The newlyweds provided their own wedding feast. Pulled pork, sliced brisket of beef, grilled sausage, baked beans (“from scratch,” Seaborn said, not Bush’s), macaroni and cheese, coleslaw, deviled eggs, chicken and pasta salad, cheese biscuits, pimento-cheese-stuffed popovers, fresh fruits, an assortment of sauces. Kelley had made both the bride’s cake and the groom’s cake. I had the former, a cherry cake covered with a creamy icing, because it seemed lighter for a summer day than the other, a very dark chocolate cake covered with what appeared to be mocha icing. Both were beautiful. A warmish summer day, but the humidity was blessedly low. The food was set out under a large tent, and picnic tables were placed under the trees.
It was inspired of Seaborn and Kelley to use their wedding feast as a way to show what a wonderful job they could do with food preparation and presentation. And let me tell you: the guests were impressed!
In addition to Kelley’s background at Klingler’s, she extended her knowledge at Auburn University, earning a B.S. in hotel and restaurant management with a minor in business administration. Later she earned an associate degree in culinary arts at Johnson and Wales Culinary School in Charleston, South Carolina. Other experience included an internship at the Grand Hotel in Point Clear, Alabama, and seven years at Southern Living magazine in their test kitchen as Head Food Stylist.
Seaborn Whatley attended the University of Alabama. (Yes, the couple has one of those “mixed marriages” when one has ties to Auburn, one to Alabama.) For a while he and his father ran an excellent restaurant in Greensboro, the Magnolia, with Seaborn as head chef as well as manager. He left the Magnolia to attend the Culinary Institute of America in Hyde Park, New York, earning an associate degree in culinary arts. He interned at the John’s Island Club at Vero Beach, Florida. The unexpected death of his older brother Edward in 2008 was a major factor in turning his attentions toward home and Alabama upon graduation instead of toward greater fame and fortune elsewhere. In addition to his teaching at Shelton State, he worked as chef and advisor at several restaurants in Tuscaloosa.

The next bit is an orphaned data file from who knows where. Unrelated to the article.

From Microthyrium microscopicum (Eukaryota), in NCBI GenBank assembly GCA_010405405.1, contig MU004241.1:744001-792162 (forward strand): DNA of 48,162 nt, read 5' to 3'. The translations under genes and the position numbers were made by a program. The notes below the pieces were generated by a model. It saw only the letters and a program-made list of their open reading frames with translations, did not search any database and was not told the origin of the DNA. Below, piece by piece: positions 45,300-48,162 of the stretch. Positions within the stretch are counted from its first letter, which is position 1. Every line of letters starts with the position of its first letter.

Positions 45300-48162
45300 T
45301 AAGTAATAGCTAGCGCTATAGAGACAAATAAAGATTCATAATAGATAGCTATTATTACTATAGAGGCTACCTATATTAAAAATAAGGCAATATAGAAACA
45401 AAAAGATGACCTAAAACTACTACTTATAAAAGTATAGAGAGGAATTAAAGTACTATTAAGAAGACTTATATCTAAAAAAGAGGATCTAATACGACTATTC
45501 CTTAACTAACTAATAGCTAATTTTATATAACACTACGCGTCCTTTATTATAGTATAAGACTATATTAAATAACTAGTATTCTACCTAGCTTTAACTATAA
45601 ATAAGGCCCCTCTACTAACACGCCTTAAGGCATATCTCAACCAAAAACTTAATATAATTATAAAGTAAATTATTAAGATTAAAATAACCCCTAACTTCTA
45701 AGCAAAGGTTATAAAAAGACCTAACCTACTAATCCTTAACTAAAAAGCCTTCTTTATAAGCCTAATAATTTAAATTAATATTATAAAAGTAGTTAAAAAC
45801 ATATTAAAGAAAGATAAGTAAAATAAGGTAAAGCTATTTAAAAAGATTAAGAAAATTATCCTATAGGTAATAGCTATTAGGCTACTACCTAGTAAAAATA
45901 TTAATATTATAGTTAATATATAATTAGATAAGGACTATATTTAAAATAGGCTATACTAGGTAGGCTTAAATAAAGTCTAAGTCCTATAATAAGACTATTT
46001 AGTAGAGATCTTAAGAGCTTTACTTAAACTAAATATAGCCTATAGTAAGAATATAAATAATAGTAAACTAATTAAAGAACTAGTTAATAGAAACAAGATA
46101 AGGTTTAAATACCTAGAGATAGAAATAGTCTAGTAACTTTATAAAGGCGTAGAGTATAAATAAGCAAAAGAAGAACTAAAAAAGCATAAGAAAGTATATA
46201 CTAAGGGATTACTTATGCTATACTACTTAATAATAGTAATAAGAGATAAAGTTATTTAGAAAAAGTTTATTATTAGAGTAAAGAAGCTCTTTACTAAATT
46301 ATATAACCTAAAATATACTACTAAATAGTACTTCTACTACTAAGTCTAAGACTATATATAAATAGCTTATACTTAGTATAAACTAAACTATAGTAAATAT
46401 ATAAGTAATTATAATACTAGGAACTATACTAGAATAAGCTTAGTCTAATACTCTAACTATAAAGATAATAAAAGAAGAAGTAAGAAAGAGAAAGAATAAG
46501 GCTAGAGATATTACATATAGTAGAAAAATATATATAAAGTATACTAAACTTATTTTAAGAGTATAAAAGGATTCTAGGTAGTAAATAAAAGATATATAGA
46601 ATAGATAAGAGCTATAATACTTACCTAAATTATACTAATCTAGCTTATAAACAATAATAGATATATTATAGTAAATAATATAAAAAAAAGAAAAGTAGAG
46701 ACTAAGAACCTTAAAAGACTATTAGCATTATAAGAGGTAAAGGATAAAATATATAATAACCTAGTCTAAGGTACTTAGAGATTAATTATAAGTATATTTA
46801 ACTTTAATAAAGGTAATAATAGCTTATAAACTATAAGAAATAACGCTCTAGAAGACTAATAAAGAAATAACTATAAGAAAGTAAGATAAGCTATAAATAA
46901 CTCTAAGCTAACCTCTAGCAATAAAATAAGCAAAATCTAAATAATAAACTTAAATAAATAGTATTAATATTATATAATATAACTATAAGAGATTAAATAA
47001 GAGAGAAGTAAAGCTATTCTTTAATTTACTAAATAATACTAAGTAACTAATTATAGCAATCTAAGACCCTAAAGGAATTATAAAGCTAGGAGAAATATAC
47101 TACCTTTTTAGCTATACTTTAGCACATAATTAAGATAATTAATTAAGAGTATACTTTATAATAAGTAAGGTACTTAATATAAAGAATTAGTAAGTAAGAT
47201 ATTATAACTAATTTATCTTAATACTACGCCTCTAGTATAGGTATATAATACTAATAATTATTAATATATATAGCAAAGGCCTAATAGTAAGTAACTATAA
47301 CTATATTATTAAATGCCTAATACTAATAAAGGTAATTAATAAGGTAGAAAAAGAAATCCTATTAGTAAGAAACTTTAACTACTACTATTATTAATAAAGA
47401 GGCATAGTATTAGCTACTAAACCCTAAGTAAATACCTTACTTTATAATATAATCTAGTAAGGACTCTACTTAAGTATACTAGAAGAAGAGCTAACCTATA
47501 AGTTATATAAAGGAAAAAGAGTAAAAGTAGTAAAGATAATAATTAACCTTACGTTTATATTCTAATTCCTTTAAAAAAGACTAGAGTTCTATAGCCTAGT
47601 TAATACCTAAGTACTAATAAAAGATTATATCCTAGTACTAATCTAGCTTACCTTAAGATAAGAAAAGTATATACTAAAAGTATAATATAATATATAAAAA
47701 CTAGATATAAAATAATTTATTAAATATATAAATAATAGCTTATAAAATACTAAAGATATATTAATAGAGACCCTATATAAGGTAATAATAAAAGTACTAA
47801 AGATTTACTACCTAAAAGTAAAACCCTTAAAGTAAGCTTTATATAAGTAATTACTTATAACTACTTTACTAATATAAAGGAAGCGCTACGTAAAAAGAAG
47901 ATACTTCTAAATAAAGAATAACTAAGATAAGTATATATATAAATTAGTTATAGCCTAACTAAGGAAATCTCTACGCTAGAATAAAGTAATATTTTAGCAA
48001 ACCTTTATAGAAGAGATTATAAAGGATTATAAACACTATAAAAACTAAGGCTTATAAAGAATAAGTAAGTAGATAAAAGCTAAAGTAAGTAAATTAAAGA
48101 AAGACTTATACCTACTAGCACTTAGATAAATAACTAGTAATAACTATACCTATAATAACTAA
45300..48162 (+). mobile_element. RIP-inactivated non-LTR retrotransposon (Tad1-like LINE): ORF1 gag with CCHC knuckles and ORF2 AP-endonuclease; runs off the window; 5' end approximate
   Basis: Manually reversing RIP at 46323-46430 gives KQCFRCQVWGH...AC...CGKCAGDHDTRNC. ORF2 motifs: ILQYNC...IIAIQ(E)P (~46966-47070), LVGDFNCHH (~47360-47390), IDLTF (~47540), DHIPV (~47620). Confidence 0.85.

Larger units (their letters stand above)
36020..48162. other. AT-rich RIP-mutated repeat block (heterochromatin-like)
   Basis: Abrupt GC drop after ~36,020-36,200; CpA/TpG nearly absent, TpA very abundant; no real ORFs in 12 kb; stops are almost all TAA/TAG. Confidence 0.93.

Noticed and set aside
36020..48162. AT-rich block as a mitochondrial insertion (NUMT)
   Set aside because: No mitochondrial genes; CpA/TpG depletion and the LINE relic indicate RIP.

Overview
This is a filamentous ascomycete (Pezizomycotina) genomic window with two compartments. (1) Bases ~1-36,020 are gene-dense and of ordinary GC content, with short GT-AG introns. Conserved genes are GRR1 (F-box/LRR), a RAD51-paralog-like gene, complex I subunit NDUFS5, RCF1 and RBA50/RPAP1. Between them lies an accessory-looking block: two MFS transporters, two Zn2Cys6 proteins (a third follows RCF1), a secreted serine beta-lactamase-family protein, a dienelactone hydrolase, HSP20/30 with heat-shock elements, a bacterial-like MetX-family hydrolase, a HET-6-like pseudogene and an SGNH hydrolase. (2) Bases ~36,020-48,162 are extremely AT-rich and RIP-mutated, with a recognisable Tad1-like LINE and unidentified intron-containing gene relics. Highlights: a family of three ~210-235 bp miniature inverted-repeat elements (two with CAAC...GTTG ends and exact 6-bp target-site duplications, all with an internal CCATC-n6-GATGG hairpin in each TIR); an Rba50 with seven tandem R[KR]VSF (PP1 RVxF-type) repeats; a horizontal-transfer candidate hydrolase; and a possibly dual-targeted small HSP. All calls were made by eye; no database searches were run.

Between the two of them Seaborn and Kelley have a serious level of experience and accomplishment.
Of course, when they first took over the Pie Lab, the first order of business was to continue what worked. Pies! Both the sweet ones and the savory ones. So let’s start with pies. So far my favorites have been the coconut cream (I had never tried one until I was urged to sample one at Pie Lab and now it is something I crave), the brown-sugar buttermilk, and the various pecan pies (tipsy, butterscotch, and most recently chocolate). I can certainly scarf down the lemon and the key lime pies as well. The servings are generous. You can also purchase a whole pie, and you don’t have to be in Greensboro to get one. Pies are available via mail-order, and most Saturdays the Pie Lab takes a large supply of pies to the Pepper Place Market in Birmingham when it is open. Sometimes stocks of pies are taken to other sites, with announcements on the Pie Lab Facebook page.
They added sandwiches and wraps to the menu (which changes daily and is posted on the blackboard that hangs behind the service counter). I would be remiss if I didn’t alert you that the fried green tomato panini is not health food. Still, if you’ve saved up your calorie allotment, it is an excellent choice. (When I order it, I get the fruit salad or the tossed salad as a side: I figure that’s more virtuous than the pasta salad with this sandwich.) The homemade tomato soup accompanied by a grilled cheese sandwich is a standard on the menu. All of the wraps are delicious. The fried or smoked chicken wraps are usually available (lots of chunks along with lettuce, tomato, cheese, bacon and homemade chipotle ranch dressing), but sometimes they have other kinds. I liked the buffalo chicken wrap a lot. If you order the wrap with jalapeno, you get lots of jalapenos! Depending on your mood you might choose one of several sides to accompany the wrap.
A salad plate is available, and you choose three out of several possibilities, which might include chicken salad, tuna salad, pimento cheese, cucumber salad, pasta salad, fruit salad, egg salad, and garden salad are offered.
Earlier this year the chefs added a daily hot lunch with sides. Among my favorite featured hot lunch items are the pork loin, red beans and rice, crawfish étouffée, shrimp and grits, poppy seed chicken, baked chicken, meat loaf, cheeseburger pie, baked catfish, and any of the pasta casseroles. Sides I’ve particularly liked are the spicy collards (warning: if they call something spicy they mean it! Actually, all of their collards are wonderful), spicy cabbage, sweet potato casserole, corn pudding, coleslaw, green pea salad, and caramelized rice. Sometimes cobblers are available,, and the peach, blackberry, and chocolate cobbles all have been delicious.